UK based users have filed a lawsuit against Google for allegedly collecting personal data. Over 4.4 million users have complained about Google and sued it for £3.2bn.
“Google you owe us” is the name of the group which has launched the legal action. The group is led by Richard Lloyd, following claims that the internet giant “bypassed the privacy settings” on Apple’s Safari internet browser. This was done in order to divide people into categories for advertisers”, according to a report.
Hugh Tomlinson QC, representing Lloyd, said the information was “aggregated” and users were put into groups such as “football lovers” or “current affairs enthusiasts” for the targeting of advertising.
He added that the data was gathered through “clandestine tracking and collation” of browsing on the iPhone, known as the “Safari Workaround,” an activity he said was exposed by a PhD researcher in 2012.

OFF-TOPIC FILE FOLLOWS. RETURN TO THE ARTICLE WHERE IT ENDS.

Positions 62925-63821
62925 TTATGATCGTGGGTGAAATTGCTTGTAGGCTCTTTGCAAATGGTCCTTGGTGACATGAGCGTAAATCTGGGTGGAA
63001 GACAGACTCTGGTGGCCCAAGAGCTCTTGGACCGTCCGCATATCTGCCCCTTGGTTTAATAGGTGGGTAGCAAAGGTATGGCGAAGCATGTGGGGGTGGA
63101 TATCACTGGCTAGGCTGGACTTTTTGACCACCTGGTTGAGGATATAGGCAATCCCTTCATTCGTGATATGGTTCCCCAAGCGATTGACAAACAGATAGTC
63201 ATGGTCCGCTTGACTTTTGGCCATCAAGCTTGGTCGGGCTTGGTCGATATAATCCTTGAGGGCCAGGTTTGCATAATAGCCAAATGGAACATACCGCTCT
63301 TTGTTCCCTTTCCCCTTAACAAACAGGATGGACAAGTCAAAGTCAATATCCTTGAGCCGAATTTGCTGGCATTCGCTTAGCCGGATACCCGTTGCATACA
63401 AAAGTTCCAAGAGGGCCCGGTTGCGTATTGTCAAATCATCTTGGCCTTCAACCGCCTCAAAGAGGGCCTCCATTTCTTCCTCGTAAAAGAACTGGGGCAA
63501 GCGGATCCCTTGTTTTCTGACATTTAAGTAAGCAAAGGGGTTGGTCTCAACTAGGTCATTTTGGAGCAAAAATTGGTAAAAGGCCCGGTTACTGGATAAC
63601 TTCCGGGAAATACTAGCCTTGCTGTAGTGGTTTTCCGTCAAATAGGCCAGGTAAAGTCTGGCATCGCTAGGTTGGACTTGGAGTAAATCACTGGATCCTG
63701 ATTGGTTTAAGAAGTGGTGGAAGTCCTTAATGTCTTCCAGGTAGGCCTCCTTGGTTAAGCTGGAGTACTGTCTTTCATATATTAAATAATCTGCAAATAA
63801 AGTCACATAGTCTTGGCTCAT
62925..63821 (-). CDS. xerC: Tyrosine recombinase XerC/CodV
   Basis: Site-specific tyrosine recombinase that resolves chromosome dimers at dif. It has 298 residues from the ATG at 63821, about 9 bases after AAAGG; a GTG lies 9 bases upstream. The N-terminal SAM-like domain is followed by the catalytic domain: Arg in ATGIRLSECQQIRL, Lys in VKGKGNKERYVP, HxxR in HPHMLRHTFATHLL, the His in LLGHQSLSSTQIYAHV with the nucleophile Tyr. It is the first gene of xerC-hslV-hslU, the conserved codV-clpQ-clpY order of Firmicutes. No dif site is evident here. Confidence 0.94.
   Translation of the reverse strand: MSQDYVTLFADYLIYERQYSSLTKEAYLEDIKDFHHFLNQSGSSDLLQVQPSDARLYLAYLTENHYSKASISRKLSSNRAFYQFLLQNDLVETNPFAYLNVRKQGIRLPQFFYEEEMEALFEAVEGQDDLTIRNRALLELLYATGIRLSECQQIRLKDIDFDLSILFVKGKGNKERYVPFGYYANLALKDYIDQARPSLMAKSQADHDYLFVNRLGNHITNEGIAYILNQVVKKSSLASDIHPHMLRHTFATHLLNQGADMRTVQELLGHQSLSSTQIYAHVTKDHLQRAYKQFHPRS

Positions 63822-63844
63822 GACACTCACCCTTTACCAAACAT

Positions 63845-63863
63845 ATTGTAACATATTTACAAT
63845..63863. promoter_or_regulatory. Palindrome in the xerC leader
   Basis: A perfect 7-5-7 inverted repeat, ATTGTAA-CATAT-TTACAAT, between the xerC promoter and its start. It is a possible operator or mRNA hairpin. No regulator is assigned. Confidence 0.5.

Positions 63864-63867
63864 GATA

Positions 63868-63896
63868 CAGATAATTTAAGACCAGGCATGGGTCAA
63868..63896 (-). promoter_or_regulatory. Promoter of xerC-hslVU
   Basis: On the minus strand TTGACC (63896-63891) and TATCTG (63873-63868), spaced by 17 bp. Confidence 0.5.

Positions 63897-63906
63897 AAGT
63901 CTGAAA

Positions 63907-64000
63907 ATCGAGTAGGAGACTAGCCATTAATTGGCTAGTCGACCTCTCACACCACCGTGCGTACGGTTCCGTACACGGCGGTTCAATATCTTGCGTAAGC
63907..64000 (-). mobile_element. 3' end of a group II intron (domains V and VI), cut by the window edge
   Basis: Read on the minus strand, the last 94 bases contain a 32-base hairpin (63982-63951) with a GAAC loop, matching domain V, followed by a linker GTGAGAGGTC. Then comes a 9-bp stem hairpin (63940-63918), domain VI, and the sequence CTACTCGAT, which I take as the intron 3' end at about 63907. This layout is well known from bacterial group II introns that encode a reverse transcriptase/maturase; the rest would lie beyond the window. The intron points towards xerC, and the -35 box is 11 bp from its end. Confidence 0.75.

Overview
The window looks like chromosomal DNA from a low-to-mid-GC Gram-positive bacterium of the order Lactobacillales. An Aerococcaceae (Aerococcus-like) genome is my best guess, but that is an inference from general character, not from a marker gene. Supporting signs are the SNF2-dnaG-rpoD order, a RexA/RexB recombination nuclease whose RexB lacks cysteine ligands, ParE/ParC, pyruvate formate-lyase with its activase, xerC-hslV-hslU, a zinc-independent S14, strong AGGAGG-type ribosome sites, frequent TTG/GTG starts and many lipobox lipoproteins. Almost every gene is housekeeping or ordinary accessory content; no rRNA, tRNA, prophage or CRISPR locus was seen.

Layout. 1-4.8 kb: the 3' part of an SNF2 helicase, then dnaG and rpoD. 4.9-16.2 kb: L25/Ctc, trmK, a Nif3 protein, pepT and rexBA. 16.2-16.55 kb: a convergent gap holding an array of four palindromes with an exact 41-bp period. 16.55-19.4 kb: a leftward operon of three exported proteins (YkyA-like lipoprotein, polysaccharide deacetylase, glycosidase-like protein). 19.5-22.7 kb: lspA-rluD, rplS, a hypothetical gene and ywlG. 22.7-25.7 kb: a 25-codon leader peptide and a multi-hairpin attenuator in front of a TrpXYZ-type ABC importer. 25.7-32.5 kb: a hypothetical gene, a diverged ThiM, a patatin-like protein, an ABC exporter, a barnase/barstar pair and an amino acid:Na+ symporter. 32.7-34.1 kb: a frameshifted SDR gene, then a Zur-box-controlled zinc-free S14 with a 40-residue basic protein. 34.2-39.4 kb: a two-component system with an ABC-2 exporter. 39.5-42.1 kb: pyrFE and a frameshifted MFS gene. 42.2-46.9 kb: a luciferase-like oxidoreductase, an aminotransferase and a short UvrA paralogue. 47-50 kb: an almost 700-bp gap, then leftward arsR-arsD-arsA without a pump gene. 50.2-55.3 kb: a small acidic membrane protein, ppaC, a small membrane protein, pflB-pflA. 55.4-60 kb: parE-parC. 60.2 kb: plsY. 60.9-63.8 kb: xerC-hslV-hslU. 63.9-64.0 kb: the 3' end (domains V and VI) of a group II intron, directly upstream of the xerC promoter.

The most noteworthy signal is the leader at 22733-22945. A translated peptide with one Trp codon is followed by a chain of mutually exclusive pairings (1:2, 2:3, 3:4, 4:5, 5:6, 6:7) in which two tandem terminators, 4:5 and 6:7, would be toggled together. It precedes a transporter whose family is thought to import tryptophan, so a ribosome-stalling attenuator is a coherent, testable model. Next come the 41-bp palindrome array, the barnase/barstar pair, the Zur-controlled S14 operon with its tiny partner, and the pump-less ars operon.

The lawsuit concerns the data that was collected between August 2011 and February 2012.
In a court hearing in London, lawyers for the group claimed that Google collected personal data which includes race, political leanings, sexuality, social class, financial, and physical & mental health. Apart from these, the information about shopping habits and location data was also collected.
According to the Google court documents, each of the 4.4 million users who had their data collected could receive £750 in compensation. Google denied the claims saying that the “the dispute doesn’t belong in a London court”.
Anthony White QC, who is representing the Californian tech giant argued that Lloyd was undertaking the lawsuit in a bid to “pursue a campaign for accountability and retribution”, rather than as a means to seek compensation for those affected.
“The court should not permit a single person to co-opt the data protection rights of millions of individuals for the purpose of advancing a personal ‘campaign’ agenda,” he said.